# If 1+3i is a zero of f, what are all the zeros of f(x)=x^4–3x^3+6x^2+2x-60?

Apr 14, 2015

If $1 + 3 i$ is a zero of f(x)=x^4–3x^3+6x^2+2x−60, then so is $1 - 3 i$. (Complex conjugates theorem) So, you should be able to obtain the quadratic that has $1 + 3 i \mathmr{and} 1 - 3 i$ as its zeros, then perform long division on the polynomial to find another factor and the remaining zeros!

There are two ways:

1. Expand: $\left(x - \left(1 + 3 i\right)\right) \left(x - \left(1 - 3 i\right)\right)$ (factor theorem)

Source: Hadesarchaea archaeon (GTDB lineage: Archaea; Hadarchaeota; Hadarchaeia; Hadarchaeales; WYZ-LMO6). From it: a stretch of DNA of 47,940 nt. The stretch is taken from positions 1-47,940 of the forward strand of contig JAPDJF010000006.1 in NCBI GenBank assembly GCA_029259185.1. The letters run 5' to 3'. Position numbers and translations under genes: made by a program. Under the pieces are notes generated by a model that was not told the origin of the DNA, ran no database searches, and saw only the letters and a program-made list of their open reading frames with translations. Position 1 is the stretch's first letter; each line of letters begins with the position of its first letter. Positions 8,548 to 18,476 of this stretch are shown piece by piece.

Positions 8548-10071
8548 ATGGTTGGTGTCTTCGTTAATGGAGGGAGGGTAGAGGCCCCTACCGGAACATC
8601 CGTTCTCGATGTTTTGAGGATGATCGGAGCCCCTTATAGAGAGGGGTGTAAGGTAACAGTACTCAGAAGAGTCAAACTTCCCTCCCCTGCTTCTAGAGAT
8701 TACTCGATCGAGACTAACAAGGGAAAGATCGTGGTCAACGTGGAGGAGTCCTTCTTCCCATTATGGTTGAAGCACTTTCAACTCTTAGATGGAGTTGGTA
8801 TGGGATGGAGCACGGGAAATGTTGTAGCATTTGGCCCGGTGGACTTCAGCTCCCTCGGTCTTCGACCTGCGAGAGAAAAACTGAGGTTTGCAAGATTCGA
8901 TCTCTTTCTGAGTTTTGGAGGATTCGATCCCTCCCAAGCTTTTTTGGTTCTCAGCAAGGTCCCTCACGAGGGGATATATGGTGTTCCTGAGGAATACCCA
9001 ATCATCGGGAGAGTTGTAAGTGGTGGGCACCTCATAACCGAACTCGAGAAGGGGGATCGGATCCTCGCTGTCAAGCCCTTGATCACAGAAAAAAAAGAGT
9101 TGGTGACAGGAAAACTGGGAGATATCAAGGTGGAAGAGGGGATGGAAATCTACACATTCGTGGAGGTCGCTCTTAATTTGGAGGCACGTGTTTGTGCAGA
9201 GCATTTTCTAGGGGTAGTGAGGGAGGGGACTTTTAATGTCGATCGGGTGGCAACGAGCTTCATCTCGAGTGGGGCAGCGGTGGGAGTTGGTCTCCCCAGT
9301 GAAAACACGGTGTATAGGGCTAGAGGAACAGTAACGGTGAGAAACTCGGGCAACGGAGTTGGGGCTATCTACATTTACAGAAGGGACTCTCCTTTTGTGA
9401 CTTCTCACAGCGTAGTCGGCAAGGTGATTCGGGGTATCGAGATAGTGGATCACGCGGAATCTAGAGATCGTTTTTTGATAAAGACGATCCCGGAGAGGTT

${x}^{2} - \left(1 + 3 i\right) x - \left(1 - 3 i\right) x + 10 = {x}^{2} - 2 x + 10$

2. Use the sum and product of roots : $1 + 3 i + 1 - 3 i = 2$ and $\left(1 + 3 i\right) \left(1 - 3 i\right) = 1 + 9 = 10$. Sum is equal to $- \frac{b}{a}$, so $- \frac{b}{a} = \frac{2}{1}$ and $\frac{c}{a} = \frac{10}{1}$. One can solve to find a = 1, b = -2 and c = 10.

Now, for the long division : FINALLY, we can now factor ${x}^{2} - x - 6 = \left(x + 2\right) \left(x - 3\right)$ and find the remaining, Real zeros, x = -2, x = 3.